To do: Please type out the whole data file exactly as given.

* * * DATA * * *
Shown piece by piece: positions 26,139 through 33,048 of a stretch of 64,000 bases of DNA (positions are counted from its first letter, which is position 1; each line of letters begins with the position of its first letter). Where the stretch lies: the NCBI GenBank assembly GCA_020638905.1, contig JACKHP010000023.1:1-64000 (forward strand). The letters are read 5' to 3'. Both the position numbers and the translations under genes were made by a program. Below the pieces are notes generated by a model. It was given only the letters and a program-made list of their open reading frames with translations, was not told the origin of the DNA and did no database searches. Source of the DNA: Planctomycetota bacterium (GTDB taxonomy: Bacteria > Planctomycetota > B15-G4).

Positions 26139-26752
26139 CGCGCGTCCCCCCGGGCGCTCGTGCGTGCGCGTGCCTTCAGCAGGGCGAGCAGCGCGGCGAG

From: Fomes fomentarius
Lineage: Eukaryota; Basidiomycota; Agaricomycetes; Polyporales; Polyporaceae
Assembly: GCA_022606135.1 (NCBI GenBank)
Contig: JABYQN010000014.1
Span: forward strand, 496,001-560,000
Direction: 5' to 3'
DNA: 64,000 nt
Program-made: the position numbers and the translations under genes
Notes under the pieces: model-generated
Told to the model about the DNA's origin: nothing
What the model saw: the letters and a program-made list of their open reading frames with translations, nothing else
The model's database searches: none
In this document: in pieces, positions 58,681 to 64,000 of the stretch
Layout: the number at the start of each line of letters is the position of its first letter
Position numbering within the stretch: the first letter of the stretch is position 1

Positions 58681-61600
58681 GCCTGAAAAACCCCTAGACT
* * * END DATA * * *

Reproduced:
Shown piece by piece: positions 26,139 through 33,048 of a stretch of 64,000 bases of DNA (positions are counted from its first letter, which is position 1; each line of letters begins with the position of its first letter). Where the stretch lies: the NCBI GenBank assembly GCA_020638905.1, contig JACKHP010000023.1:1-64000 (forward strand). The letters are read 5' to 3'. Both the position numbers and the translations under genes were made by a program. Below the pieces are notes generated by a model. It was given only the letters and a program-made list of their open reading frames with translations, was not told the origin of the DNA and did no database searches. Source of the DNA: Planctomycetota bacterium (GTDB taxonomy: Bacteria > Planctomycetota > B15-G4).

Positions 26139-26752
26139 CGCGCGTCCCCCCGGGCGCTCGTGCGTGCGCGTGCCTTCAGCAGGGCGAGCAGCGCGGCGAG

From: Fomes fomentarius
Lineage: Eukaryota; Basidiomycota; Agaricomycetes; Polyporales; Polyporaceae
Assembly: GCA_022606135.1 (NCBI GenBank)
Contig: JABYQN010000014.1
Span: forward strand, 496,001-560,000
Direction: 5' to 3'
DNA: 64,000 nt
Program-made: the position numbers and the translations under genes
Notes under the pieces: model-generated
Told to the model about the DNA's origin: nothing
What the model saw: the letters and a program-made list of their open reading frames with translations, nothing else
The model's database searches: none
In this document: in pieces, positions 58,681 to 64,000 of the stretch
Layout: the number at the start of each line of letters is the position of its first letter
Position numbering within the stretch: the first letter of the stretch is position 1

Positions 58681-61600
58681 GCCTGAAAAACCCCTAGACT